When are Corporate Tax Instalments Due in Canada?

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by Enoch Omololu

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Corporations are generally required to pay their taxes in instalments to the Canada Revenue Agency (CRA).

This could mean monthly or quarterly payments that are due by a set date. When payment deadlines are not met, the agency applies a penalty (prescribed interest rate) on tax amounts owing.

What are the corporate tax instalment due dates in Canada and what is the corporation income tax return filing date?

I answer these questions and more below.

Related: GST/HST Instalment Payment Dates.

Corporate Tax Instalment Due Dates 2021

A tax instalment refers to periodic payments of income tax through the year.

Similar to how tax is deducted from your bi-weekly or monthly paycheque, businesses (both small and large) are required to either pay a portion of their annual tax obligations on a monthly or quarterly basis.

Quarterly Tax Instalments

If your business qualifies as a small Canadian Controlled Private Corporation (CCPC) and meets CRA’s eligibility criteria, you can make quarterly instalment payments.

The due dates are dependent on your business’s fiscal year.

For example, if your corporation’s fiscal year-end is on December 31, your quarterly taxes in 2021 are due by:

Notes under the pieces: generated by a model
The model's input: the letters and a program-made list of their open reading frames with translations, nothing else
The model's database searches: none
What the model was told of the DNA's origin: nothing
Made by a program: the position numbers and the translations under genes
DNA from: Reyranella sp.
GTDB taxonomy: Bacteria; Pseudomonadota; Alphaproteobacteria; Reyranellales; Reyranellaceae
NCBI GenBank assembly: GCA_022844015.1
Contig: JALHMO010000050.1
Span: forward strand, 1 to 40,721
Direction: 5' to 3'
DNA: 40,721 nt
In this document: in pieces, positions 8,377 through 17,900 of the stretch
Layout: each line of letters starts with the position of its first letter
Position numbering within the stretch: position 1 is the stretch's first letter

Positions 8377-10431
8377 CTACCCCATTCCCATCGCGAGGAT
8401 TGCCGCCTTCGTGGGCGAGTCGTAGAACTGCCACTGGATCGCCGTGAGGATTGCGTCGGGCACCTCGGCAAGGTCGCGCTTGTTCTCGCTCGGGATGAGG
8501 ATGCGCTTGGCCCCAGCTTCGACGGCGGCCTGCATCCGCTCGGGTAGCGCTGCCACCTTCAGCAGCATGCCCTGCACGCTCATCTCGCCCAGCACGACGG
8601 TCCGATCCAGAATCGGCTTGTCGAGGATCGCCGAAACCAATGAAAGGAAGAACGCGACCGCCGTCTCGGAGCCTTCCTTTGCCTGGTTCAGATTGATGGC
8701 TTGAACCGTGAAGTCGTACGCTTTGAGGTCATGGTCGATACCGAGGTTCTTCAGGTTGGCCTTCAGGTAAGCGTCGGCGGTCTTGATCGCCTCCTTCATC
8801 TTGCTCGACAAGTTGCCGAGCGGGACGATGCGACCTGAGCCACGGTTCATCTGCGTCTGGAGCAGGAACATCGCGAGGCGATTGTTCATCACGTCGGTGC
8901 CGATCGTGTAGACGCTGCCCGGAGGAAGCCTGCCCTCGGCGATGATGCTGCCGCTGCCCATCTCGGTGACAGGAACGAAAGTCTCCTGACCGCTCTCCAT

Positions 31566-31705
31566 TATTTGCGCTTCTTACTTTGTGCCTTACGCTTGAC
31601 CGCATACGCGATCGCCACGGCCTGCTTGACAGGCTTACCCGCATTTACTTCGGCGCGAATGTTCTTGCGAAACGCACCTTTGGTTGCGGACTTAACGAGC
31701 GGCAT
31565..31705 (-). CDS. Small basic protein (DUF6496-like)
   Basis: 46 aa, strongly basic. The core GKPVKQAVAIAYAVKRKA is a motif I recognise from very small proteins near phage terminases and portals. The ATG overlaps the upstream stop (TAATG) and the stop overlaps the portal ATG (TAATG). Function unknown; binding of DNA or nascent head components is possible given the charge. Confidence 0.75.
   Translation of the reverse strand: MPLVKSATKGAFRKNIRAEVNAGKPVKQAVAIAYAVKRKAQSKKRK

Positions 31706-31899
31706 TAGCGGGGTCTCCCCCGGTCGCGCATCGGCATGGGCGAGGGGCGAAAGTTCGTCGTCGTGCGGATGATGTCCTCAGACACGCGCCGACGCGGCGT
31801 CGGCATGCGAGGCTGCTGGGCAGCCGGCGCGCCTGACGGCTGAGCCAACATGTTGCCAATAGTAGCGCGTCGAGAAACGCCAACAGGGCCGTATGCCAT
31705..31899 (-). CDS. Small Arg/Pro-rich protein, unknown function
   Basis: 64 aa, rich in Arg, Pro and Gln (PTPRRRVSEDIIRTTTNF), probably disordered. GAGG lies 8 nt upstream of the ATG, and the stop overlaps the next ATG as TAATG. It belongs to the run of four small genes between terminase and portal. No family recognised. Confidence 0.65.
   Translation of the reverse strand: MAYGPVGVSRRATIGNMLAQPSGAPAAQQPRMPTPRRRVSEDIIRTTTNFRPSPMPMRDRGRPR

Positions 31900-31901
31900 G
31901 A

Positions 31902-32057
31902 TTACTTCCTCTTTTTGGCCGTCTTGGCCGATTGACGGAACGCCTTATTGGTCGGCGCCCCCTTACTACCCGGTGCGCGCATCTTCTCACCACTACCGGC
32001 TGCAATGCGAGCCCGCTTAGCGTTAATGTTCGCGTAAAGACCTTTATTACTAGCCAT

• March 31, 2021
  • June 30, 2021
  • September 30, 2021
  • December 31, 2021

As per the CRA, your small CCPC may be eligible for quarterly tax instalments if:

  • It has a perfect compliance history
  • It has claimed a small business deduction for the current or previous tax year
  • All associated corporations in the current or previous tax year have taxable income of $500,000 or less, and taxable capital of $10 million or less

Monthly Tax Instalments

If the corporation is not eligible for quarterly instalments because it no longer meets the requirements, it must pay taxes by the last day of each month.

If the corporation became ineligible for quarterly instalments during a tax year, you can continue with making an instalment for the current quarter (when due), and then start monthly payments thereafter.


A new corporation in the first year of operation is not required to pay taxes on an instalments basis.

You may also not need to pay instalments if the total tax payable is $3,000 or less.

In either scenario, you should pay your tax bill by the due date following the end of the tax year.

How To Calculate Corporation Tax Instalment Payments

For quarterly instalments you can divide the tax paid in the previous tax year by 4, each one-quarter of the tax is due by the last day of each quarter.

For example, if your tax payable in 2020 was $50,000, your quarterly instalments in 2021 are $12,500 (i.e. $50,000/4).

You can also use the taxes estimated for the current year in your calculation, however, if there is a shortfall at the end of the year, CRA will charge interest on the balance.

For monthly tax instalments, you can divide last year’s taxes by 12 and make one-twelfth of the payment at the end of each month.

Using the $50,000 example, you will pay $4,167 monthly.

How To Pay Business Instalment Taxes